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The National Road - Illinois - Vandalia

 


Some 620 miles away from the historic National Road's eastern end in Cumberland, Maryland is the western end of the historic road in Vandalia, Illinois. The National Road (or Cumberland Road) was planned to go through and later built to Vandalia for a few reasons. Vandalia holds the distinction of being founded to serve as the state capital of the great State of Illinois. In 1819, the United States Congress donated land to the state of Illinois for a capital and five commissioners were assigned the task of picking the location for the future state capital that wasn't prone to flooding like the original state capital in Kaskaskia. A trip up the Kaskaskia River in May 1819 brought the group to an area known as Reeve's Bluff, located on the river's west bank, and this area was chosen to be the state capital and became Vandalia. The route of the National Road through Illinois was chosen because Vandalia was capital. Abraham Lincoln was in Vandalia early in his political career, serving as a state legislator during the time when the National Road reached Vandalia, and both the man and the road continue to play prominent roles in the story of this small Midwestern city.

When federal funding for the National Road was eventually discontinued following the Panic of 1837, the National Road had only reached as far west as Vandalia. At that time, it became the first road in the United States to use macadam road surfacing, which was a new technology at the time. During the 1830s, the federal government conveyed part of the responsibility to the states through which the National Road runs. Tollgates and tollhouses were then built by the states. Plans were made to continue the National Road to either Alton, Illinois at the confluence of the Mississippi and Missouri Rivers or St. Louis, Missouri and on to Jefferson City, Missouri upstream on the Missouri River. However, funding ran dry after $6.8 million was spent on constructing the National Road, stopping construction and leaving the terminus at Vandalia, Illinois. Certain groups wanted the road to continue to St. Louis, while others wanted it to go north to Alton. Neither group got their way, as the controversy and financial situation of the day caused Senator Henry Clay, a major advocate of the National Road, to give up on the project and authorize any remaining transportation funding of the day go to emerging transportation alternatives such as railroads and canals.

A "Madonna of the Trail" monument was placed in Vandalia at the old Vandalia State House Building, commemorating the western terminus of the National Road. The monument was put in place in 1928 by the Daughters of the American Revolution as a tribute to the pioneer women who traveled the National Road. The National Old Trails Road also went through Vandalia as a way of linking the old pioneer roads to early automobile travel. Today, the history of the National Road is still prevalent in Vandalia. While Vandalia has not been the state capital of Illinois since 1839, there is still a strong sense of history permeating around town. There is a Historic National Road Interpretive Center to see, but there are plenty of National Road relics to be found throughout a visit to Vandalia as well. Let's take a look.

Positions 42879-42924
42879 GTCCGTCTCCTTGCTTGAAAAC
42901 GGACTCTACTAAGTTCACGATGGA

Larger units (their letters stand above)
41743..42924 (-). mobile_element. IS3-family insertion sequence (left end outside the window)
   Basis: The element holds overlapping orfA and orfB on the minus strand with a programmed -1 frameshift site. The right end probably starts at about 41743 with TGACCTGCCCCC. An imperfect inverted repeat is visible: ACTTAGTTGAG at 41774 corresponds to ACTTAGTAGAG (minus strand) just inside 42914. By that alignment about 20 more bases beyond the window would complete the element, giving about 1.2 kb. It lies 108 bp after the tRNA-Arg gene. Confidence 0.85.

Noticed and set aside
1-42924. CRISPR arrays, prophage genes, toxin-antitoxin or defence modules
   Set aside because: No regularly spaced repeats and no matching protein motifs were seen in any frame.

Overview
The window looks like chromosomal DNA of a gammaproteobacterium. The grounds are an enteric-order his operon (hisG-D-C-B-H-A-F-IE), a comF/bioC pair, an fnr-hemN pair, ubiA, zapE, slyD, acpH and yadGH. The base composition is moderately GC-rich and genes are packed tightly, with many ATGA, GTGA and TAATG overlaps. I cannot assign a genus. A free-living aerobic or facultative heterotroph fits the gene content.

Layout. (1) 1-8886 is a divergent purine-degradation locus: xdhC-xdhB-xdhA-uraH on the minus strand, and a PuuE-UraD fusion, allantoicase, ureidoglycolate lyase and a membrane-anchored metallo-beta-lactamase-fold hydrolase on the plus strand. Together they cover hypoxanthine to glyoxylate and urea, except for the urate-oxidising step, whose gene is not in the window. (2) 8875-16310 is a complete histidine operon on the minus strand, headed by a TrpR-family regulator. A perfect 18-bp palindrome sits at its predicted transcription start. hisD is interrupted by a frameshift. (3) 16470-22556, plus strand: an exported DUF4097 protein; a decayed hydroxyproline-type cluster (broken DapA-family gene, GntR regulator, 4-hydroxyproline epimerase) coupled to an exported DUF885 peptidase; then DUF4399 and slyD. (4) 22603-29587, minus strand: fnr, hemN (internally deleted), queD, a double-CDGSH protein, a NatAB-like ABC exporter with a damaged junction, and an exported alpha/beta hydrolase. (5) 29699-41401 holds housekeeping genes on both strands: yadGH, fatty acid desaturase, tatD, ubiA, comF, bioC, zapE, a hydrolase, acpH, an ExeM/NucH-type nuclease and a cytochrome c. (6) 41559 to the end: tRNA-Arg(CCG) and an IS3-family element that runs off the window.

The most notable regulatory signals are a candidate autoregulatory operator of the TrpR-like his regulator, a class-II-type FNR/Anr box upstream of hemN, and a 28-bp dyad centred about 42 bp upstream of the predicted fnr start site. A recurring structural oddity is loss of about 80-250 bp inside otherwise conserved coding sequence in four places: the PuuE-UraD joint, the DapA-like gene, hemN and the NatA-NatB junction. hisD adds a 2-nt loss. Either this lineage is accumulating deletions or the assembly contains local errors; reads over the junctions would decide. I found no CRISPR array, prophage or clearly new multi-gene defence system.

A small monument for the National Road (or Cumberland Road) found on the grounds of the Old State House in Vandalia.

Historic National Road scenic byway signage found in downtown Vandalia.

Downtown Vandalia on a quiet summer morning.

Madonna of the Trail statue, one of a dozen statues that were placed along the National Old Trails Road. This particular statue was chosen to be placed in Vandalia due to the significance of the National Road ending in Vandalia.

Inscriptions on the base of the statue summarize the story of the National Road.

And of Abraham Lincoln. There are plenty of places to find Honest Abe around town, if you're looking for Lincoln.

Sign noting the Old State Capitol building in Vandalia. It looks rather stately.

The Old State Capitol building was constructed in 1836 and was the fourth state capitol building in the history of Illinois and is the oldest state capitol building still remaining in Illinois. It only served as the state house for a few years, as the Illinois state capital moved from Vandalia to Springfield in 1839. You can tour the building and apparently it has been restored to the condition during the time when Abraham Lincoln served in the Illinois state legislature in Vandalia.


The second and third state capitol buildings were also in Vandalia. After the state capital moved to Springfield, the old state house served as the Fayette County courthouse for nearly a century.


You can find references to Abraham Lincoln throughout Vandalia, maybe more so than the National Road.

The young Lincoln statue across the street from the Old State Capitol.

The statue is located in a small pocket park called Lincoln Park. This is across the way from the Madonna of the Trail statue.


How to Get There:




Sources and Links:
Vandalia, Illinois - Explore Vandalia
Legends of America - The National Road – First Highway in America
Effingham Daily News - Vandalia center displays National Road history
National Road Association of Illinois - Communities - Central

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